In an attempt to keep you all up to date on my reading adventures, you’re getting a FOUR IN ONE post. All four books completely unrelated except for this common thread: I read them all this month. I determined to read more this year. But before rushing out to buy some new titles, the wisest thing was to deplete every book shelf in the house. (My parents’ night-tables, Brandon’s shelves and our TV room.). I made a pile in the corner of my room. And until the pile is gone, no book stores allowed.
1. Too Busy Not to Pray by Bill Hybels // This book was my Grandma’s when she was alive and one of the various titles I lifted from her collection. I really love and respect Bill Hybels ministry. I’ve attended his Global Leadership Summit simulcast and enjoyed reading “The Power of a Whisper” a few years ago. “Too Busy Not to Pray” was written during a season in Hybels’ life where he was challenged to research prayer. Why should we pray? Why do we make prayer so difficult? What does it mean to listen to God’s voice? It’s a short, practical book and has inspired my own prayer life. (As did “The Power of a Whisper.”) 4/5
2. The Help by Kathryn Stockett // I don’t watch a lot of movies (in the theatre or at home!) but when “The Help” came out I knew I needed to see it… but never got around to it. I bought the book months ago and had the chance to read it over Christmas break. Woah. I could not have enjoyed it more. I am intrigued and horrified by what African-Americans faced in the Southern states, even into the 1950′s and 1960′s. The dialogue and characters were superb. (Side note: I picked up the autobiography of Martin Luther King Jr. right after The Help. And sheesh. He deserves his own blog post. Felt like weeping the entire way through. I will be back to share on that soon.) 5/5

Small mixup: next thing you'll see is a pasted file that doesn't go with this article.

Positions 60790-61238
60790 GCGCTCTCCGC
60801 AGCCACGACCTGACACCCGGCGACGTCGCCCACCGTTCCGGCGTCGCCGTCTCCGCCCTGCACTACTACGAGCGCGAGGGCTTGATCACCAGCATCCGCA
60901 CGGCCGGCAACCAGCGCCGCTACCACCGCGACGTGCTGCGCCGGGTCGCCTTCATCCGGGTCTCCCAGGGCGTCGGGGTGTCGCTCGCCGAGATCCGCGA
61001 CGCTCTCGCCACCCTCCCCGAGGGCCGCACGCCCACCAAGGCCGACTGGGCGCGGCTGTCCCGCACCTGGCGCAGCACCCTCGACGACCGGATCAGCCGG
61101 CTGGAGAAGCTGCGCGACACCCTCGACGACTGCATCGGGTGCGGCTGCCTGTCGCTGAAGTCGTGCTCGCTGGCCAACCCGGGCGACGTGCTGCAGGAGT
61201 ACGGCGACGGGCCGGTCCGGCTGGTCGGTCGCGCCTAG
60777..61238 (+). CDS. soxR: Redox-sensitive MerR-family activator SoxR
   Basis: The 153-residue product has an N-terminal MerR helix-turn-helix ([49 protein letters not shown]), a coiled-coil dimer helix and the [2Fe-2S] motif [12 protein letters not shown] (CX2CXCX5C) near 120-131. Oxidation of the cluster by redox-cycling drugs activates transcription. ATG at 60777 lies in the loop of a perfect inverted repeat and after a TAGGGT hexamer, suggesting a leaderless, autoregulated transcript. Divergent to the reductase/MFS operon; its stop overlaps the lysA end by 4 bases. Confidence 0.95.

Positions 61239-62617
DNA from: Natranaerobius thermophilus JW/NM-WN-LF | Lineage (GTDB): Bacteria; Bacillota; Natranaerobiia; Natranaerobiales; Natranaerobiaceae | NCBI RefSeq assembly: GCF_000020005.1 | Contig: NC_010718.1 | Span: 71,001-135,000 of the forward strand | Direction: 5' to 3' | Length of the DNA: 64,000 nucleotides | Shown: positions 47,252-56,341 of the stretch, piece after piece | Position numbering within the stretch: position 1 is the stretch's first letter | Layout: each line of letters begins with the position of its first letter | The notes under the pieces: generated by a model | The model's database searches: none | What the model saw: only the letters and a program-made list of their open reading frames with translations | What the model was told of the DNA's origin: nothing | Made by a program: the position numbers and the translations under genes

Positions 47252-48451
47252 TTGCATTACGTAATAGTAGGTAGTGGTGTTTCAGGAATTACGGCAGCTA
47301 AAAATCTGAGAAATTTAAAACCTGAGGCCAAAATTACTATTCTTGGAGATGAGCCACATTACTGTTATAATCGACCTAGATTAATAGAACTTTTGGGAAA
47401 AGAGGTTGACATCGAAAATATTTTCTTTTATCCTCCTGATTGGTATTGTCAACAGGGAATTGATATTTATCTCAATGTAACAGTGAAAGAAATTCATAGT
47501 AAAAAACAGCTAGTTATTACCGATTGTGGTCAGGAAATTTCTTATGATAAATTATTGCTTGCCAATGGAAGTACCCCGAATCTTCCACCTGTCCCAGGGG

3. What Good is God? by Philip Yancey // Yancey is an all-star. He traveled all over the world in search of the answer to this question “What Good is God?” His searching led him to India, to the motel Martin Luther King Jr. was shot, to the Virgina Tech campus soon after the massacre, even to an Alcoholic’s Anonymous conference. Every chapter starts with a story and ends with the written speech he delivered in each of the 10 places. A diverse book that made me see just how big this world is, how big pain can be, and how big God always is. 5/5
4. Onward by Howard Schultz // Found this book on my brother’s bookshelf and read the majority of it last week over a green tea at Bellingham Woods Coffee. (I don’t know why I give you background information. Sorry. I think it’s fun.) This was a very interesting read, especially because Starbucks is a very present brand in my life. I’ve read books (like Jim Collins Good to Great) about great leaders who’ve turned companies around, but Onward is unique in that when Schultz writes about changes Starbucks made… I can remember seeing those changes take place. And when products failed, I remember noticing items off the menu. As a customer, I am a literal part of Starbucks’ journey. Loved reading about Howard’s gutsy leadership, cool while handling media criticism, wisdom in the midst of a sinking economy and performance under pressure. 5/5